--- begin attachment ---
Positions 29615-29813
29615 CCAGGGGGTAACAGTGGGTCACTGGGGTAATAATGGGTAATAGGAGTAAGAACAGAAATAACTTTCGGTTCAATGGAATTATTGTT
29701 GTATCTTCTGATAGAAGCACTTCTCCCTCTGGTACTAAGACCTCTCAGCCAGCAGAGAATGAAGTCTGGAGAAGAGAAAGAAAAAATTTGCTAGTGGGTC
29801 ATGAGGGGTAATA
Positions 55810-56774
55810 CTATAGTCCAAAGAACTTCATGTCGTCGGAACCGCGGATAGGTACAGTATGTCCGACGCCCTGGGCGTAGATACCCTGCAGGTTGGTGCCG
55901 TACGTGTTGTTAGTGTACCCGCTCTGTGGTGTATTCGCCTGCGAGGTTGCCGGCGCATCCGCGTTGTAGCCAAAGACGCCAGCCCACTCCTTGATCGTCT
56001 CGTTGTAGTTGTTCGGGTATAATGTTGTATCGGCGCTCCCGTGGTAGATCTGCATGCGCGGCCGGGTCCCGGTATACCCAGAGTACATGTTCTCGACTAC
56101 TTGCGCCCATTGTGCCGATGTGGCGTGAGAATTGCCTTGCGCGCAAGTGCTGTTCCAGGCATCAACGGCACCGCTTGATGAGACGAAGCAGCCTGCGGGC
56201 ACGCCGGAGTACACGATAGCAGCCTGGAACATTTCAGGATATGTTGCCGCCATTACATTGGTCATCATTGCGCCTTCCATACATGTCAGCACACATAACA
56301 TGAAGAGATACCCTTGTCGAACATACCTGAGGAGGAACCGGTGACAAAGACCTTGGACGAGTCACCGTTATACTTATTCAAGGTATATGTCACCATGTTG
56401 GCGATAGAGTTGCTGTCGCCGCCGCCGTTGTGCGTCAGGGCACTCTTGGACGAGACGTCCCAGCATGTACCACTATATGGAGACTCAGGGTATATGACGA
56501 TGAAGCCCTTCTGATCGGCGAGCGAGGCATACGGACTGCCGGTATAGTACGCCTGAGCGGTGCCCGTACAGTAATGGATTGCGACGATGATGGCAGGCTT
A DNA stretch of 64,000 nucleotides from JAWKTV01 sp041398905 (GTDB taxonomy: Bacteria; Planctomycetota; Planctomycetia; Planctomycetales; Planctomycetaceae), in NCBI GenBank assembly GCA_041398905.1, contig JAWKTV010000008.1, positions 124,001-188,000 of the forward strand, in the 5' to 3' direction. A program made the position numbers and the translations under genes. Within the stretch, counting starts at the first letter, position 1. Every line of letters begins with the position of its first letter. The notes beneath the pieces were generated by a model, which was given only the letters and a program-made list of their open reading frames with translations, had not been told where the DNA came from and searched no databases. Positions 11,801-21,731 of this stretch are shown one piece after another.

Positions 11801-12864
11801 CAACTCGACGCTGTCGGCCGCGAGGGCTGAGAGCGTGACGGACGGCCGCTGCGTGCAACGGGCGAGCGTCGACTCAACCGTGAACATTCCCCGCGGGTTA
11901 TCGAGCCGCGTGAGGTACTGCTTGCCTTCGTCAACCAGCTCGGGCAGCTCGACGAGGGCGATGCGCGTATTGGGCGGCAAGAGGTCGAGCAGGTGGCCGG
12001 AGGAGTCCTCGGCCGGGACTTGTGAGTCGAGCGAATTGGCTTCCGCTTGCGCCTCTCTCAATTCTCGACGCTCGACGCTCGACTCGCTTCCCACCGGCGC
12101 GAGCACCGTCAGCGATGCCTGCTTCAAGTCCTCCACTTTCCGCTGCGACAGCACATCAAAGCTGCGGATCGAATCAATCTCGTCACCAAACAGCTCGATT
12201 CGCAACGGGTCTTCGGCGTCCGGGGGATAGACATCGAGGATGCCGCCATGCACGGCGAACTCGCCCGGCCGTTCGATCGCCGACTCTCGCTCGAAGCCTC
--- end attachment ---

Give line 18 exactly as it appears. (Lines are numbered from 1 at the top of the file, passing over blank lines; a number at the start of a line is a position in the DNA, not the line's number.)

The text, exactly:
12001 AGGAGTCCTCGGCCGGGACTTGTGAGTCGAGCGAATTGGCTTCCGCTTGCGCCTCTCTCAATTCTCGACGCTCGACGCTCGACTCGCTTCCCACCGGCGC